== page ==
21. BrickbookPro macrumors regular

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    Jul 26, 2011
    #21
    Unless you have a gateway. I had to chat online with the. Talk about a nightmare-NO phone support.
     
  22. ibis99 macrumors regular

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    Jul 14, 2010
    #22
    That sure is better than the $80 micro$oft tried to once charge me.
     
  23. quasinormal macrumors 6502a

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    Oct 26, 2007
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    Sydney, Australia.
    #23
    I disagree. The $300 for a 13" MBP and $429 for a 15/17" MBP is better off in my opinion being spent on a new laptop in 2-3 years time. They can reject a legitimate repair without any objective rationale or right of appeal. as I learnt when I lodged my santa rosa 15" MBP with a failed 8600M GPU in the last week of the third year of warranty just over 12 months ago. They alleged it was water damaged due to a powdery deposit on the upgraded HD which I suspect was the disintegrated sticky tape I used to tape the bumpers back on. I killed my old Powerbook G4 HR 15" the same week with a square wave inverter so ended up going out and buying a new 15" i7 and 13" i3 the same week.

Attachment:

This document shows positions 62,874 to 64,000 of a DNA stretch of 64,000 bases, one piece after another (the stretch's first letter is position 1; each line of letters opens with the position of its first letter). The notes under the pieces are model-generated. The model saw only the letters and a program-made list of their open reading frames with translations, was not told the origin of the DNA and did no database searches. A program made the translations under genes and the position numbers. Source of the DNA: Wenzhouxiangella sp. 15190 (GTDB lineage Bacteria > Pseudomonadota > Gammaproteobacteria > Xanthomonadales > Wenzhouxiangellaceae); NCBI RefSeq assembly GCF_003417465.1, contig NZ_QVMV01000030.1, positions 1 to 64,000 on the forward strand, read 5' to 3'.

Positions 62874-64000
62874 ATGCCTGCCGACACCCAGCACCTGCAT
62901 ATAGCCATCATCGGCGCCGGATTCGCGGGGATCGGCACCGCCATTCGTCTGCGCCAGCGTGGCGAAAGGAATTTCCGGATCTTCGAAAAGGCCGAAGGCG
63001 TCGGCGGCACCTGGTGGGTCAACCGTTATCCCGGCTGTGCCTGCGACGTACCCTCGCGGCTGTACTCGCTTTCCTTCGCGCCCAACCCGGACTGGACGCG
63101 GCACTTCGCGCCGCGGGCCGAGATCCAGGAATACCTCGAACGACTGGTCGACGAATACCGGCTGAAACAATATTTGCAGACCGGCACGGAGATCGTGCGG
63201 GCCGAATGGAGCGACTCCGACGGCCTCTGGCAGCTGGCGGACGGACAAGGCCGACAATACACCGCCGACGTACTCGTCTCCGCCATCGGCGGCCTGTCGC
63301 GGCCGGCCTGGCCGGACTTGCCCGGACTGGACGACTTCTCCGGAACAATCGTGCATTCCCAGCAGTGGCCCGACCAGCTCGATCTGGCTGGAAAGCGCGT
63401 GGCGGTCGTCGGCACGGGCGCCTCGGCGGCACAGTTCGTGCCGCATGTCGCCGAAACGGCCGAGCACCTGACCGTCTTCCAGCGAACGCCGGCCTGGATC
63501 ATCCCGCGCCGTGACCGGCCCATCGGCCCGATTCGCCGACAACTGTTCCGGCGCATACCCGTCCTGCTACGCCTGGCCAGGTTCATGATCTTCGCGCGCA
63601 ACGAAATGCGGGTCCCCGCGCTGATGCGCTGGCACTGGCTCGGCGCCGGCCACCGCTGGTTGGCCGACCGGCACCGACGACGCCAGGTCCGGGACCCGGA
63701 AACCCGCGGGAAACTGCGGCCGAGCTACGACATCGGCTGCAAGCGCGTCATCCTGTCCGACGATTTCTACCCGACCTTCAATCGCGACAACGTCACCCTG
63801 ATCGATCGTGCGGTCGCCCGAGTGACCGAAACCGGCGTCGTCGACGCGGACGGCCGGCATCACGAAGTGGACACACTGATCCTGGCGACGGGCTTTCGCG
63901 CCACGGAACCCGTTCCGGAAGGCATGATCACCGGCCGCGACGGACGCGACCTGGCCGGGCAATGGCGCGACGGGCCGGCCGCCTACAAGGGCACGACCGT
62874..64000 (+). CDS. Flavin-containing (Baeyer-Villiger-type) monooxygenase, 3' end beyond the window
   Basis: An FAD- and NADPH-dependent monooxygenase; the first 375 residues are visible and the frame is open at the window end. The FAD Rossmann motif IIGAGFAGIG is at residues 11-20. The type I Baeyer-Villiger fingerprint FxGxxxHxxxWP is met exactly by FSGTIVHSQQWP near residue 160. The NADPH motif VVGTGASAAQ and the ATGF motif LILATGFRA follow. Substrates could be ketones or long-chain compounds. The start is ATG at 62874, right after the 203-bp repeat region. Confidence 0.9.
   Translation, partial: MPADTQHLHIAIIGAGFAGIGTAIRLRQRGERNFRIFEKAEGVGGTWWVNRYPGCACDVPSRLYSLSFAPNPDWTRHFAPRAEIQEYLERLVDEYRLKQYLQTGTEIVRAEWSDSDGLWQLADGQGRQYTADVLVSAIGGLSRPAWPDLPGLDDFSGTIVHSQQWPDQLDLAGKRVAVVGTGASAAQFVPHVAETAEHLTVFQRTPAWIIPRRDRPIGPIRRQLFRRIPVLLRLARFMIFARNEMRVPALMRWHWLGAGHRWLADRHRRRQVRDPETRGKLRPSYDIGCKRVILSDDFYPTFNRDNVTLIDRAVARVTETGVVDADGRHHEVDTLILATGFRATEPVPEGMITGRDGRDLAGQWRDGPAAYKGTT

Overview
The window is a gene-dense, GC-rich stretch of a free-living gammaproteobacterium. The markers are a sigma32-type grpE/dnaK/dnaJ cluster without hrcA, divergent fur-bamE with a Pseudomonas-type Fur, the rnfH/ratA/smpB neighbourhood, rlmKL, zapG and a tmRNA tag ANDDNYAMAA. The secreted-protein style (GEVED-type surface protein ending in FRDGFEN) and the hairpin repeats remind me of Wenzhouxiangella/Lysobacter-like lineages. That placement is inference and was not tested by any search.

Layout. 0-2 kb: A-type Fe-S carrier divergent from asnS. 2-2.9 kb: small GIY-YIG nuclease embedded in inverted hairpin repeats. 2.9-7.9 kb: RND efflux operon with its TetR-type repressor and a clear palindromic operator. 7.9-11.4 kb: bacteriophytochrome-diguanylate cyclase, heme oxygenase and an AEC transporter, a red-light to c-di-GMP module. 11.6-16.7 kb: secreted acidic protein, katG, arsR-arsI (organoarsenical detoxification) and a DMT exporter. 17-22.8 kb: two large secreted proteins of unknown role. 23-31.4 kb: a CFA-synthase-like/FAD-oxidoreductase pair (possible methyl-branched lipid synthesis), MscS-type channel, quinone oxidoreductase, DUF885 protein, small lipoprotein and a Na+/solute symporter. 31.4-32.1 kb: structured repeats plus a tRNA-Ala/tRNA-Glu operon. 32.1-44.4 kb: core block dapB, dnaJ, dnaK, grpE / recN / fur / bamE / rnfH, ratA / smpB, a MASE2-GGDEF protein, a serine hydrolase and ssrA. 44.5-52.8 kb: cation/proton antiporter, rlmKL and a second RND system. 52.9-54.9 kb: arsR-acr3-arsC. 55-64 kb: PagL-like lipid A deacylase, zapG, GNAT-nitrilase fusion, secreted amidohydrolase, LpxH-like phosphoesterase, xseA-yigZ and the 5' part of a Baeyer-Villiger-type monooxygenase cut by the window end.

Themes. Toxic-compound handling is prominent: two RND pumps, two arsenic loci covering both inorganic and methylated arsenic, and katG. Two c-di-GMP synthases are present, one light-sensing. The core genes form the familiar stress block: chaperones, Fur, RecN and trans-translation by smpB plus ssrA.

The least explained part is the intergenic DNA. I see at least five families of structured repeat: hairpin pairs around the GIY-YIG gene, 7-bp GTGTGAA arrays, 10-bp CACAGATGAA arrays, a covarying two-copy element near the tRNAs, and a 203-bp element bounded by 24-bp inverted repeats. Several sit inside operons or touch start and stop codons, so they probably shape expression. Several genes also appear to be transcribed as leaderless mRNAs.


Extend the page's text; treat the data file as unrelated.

If you are OCD about your stuff you could break even when you sell your redundant machine but I doubt it. I don't expect my laptops to beyond 2 years before I trash them. These unibodies seem to holding out quite well except for the nicotine and ash from my recent 30 cigarettes a day habit I noticed when upgrading the RAM the other day. Lets face it, if it was going to break down due to a manufacturing fault it would do so in the first twelve months. If it did, you'd probably be covered under local consumer laws or extended repair programs. I'd rather buy 3 or 4 ipod classics or RAM and a SSDs than applecare for 2 laptops.

    Anyway enough of my rageaholicism and back on topic. I only used telephone support around 2000 with a new G3 iMac that I was struggling with (lets face it OS 9 was a dog of an OS) . I generally found the telephone support tediously patronising. Support it seems is just try this and then try this. The somewhat superior support bloke with the english accent and myself grew heartily sick of each other over the 12 months i struggled with that POS OS. I did ring support for a G4 iMac a couple of years later and the patient Indian woman i dealt with was great in resolving a 10.0 root user issue so your milage may vary depending on is doing the supporting. That said I feel if you can't work it out yourself, it is not worth owning or being held to ransom.